The University of Illinois at Urbana-Champaign is one of 21 institutional partners selected by the Council of Graduate Schools (CGS) for a study to examine completion and attrition among underrepresented minorities in science, technology, engineering and mathematics (STEM) doctoral programs.
Lifelong Learning for Engineering Professionals (in partnership with the National Academy of Engineering)
In June 2009, a National Academy workshop identified issues critical for structuring education for engineering professionals in the 21st century knowledge economy. For example, who can/should provide the learning opportunities; what allowances need to be made for practicing engineers to be able to take advantage of the learning opportunities; in what format and where; do the opportunities need to be certified; if so by whom; who pays for this advanced education; what are appropriate roles for the private sector, government, and academia; and so on. The Lifelong Learning project surveyed current practices in lifelong learning for engineering professionals to reexamine the underlying assumptions and outline strategies for addressing unmet needs. The final report is available on the project website. This project was funded in part by the National Science Foundation.
The purpose of this study was to investigate Illinois graduate education, graduate student characteristics, and trends in enrollment and completion from 2000 to 2010. Descriptive statistics and trend analyses were used to examine enrollment and completion by various student categorical indicators such as country of origin, race/ethnicity, disability, and gender as well as intuition categorical indicators such as college and faculty demographics.
This particular research explores the association between parental educational attainment and success in accessing and completing graduate education among people who are first generation in both undergraduate and graduate education and second generation undergraduates (one or more parent has earned an associates and/or bachelor’s degree) but first generation graduate students (parents do not have an advanced degree).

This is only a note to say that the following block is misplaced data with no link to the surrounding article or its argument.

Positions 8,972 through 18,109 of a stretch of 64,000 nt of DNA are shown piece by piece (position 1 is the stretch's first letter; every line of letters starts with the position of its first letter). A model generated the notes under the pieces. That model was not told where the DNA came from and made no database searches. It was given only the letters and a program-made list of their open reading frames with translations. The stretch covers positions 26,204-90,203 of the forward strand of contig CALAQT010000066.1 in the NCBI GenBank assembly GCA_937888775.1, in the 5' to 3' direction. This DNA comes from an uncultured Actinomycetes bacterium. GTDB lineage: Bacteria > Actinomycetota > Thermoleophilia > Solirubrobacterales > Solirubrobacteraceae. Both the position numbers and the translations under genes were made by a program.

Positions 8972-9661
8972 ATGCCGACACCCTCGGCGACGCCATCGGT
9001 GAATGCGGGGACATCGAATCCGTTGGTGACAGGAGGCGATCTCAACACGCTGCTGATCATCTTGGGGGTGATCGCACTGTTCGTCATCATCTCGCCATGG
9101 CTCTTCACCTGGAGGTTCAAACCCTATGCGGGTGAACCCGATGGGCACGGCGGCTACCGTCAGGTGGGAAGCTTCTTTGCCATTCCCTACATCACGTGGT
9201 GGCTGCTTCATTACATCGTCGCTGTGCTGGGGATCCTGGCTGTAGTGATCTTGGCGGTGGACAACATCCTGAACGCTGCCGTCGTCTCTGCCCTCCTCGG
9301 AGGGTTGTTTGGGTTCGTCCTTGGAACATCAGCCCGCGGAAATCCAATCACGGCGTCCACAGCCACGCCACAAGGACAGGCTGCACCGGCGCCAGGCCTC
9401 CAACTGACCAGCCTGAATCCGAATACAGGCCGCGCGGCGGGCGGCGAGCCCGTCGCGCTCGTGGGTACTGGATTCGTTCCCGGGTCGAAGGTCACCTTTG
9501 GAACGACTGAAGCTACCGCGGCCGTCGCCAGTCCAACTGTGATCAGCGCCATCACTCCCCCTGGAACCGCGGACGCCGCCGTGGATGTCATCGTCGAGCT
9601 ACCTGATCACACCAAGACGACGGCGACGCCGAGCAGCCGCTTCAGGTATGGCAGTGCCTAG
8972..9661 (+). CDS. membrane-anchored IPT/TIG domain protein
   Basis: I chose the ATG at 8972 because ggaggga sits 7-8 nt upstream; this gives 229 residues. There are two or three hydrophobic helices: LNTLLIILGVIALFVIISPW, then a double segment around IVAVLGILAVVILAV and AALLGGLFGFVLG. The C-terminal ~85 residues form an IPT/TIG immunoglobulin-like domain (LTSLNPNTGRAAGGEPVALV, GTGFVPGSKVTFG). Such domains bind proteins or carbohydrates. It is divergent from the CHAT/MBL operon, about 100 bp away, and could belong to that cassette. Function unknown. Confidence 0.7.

With funding from the Council of Graduate School’s (CGS) PhD Completion Project, the Graduate College designed a series of Student Lifecycle Surveys which were sent to students after their first year of graduate study, mid-program, and upon completion of their graduate degree. These three surveys are carefully designed to work together so that we can track the changing impact of key aspects—such as advising, mentoring, financial support—as students progress through their program of study.
The Graduate College participated in both Phase I and Phase II of the Council of Graduate School's PhD Completion Project. This was a seven-year project that addressed issues surrounding PhD completion and attrition, and involved 14 participating graduate programs. The goal of the project was to create intervention strategies and pilot projects, as well as to evaluate the impact of these projects on rates of doctoral completion rates and attrition patterns.
On Tuesday, September 28, the National Research Council released its third assessment of U.S. doctoral programs. Fifty-eight of Illinois’ 95 doctoral programs are included in this study, which presents data for more than 5,000 programs in 62 fields at 212 institutions across the U.S. Richard Wheeler, Vice Chancellor for Academic Affairs (interim) and Vice Provost, served on the NRC Committee on Assessment of Research-Doctorate Programs that undertook this unprecedented project.